03.02.2021 (Tue.) - 05.31.2021 (Mon.)
JAPAN HOUSE Los Angeles YouTube Channel
JAPAN HOUSE Los Angeles is honored to host a candid conversation with True Mothers award-winning Writer and Director Naomi Kawase, and Claudia Puig, President of the Los Angeles Film Critics Association. The live conversation with Kawase, who will join virtually from Japan, will introduce Kawase’s work on True Mothers where she will discuss the impact of her own personal background on the making of this film. Kawase and Puig will then explore the theme of “Mothers and Film Making.” True Mothers has received much acclaim and has been selected to represent Japan for 2021 Oscar consideration in the International Film category.
True Mothers holds special meaning to Kawase, who was adopted and raised by her great uncle and aunt. The film examines the concepts of adoption and motherhood from a variety of lenses, figuratively as well as literally with expressive cinematography. As Kawase has said about True Mothers: “Everybody is somebody’s child; everybody has a mother who gave birth to them. And in this respect, the core of this story should touch people’s hearts. For therein lies the world’s beginnings, seen by a pure soul who believes that this world is genuinely beautiful.”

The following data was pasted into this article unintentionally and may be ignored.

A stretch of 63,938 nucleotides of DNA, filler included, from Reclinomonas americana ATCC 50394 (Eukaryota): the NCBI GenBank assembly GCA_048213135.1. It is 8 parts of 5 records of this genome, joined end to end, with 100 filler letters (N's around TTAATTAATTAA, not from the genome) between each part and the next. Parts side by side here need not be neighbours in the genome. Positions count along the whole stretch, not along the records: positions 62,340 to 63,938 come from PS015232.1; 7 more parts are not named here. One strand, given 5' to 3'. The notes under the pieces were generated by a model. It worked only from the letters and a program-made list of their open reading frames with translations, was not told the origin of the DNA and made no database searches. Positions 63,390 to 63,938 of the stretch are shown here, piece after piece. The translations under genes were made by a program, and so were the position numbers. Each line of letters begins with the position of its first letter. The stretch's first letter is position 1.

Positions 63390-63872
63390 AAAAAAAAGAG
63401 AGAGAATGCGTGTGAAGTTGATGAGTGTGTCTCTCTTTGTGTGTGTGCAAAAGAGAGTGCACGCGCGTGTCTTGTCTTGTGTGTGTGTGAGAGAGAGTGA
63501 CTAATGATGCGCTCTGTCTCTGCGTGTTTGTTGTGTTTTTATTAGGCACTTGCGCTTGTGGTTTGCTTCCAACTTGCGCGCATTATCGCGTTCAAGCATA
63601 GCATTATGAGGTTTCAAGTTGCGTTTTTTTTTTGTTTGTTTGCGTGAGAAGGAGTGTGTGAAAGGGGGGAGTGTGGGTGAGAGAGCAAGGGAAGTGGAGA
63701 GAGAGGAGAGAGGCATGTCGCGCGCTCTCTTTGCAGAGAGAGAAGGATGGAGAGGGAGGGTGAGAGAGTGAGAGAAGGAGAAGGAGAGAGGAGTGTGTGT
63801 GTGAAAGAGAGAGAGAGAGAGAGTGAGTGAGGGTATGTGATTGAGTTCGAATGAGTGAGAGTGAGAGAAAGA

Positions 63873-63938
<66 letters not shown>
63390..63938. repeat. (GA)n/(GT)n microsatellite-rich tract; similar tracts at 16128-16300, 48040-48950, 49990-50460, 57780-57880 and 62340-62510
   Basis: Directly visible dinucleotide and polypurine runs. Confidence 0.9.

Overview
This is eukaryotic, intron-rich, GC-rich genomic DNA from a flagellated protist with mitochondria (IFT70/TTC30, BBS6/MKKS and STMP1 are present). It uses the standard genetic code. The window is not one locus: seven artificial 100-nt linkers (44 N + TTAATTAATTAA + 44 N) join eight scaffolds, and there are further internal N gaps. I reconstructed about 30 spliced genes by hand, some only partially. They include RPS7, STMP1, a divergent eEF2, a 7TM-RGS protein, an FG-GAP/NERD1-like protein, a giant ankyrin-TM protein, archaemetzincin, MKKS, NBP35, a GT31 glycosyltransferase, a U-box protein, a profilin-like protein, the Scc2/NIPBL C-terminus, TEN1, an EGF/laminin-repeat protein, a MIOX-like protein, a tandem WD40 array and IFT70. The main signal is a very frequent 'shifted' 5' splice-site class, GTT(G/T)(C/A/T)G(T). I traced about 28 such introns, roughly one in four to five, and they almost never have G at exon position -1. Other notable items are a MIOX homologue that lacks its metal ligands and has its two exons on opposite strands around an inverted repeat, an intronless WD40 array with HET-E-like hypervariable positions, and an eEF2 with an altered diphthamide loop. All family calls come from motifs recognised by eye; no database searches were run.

Further expanding on the themes from the film, Kawase and Puig will then discuss the concept of “Mothers and Film Making,” which will explore the universality of “motherhood” and film. Puig, an award-winning journalist and film critic, and currently the President of the Los Angeles Film Critics Association, will guide this conversation. With her celebrated career and extensive experience in the entertainment industry, Puig will provide great personal and professional insight into this topic.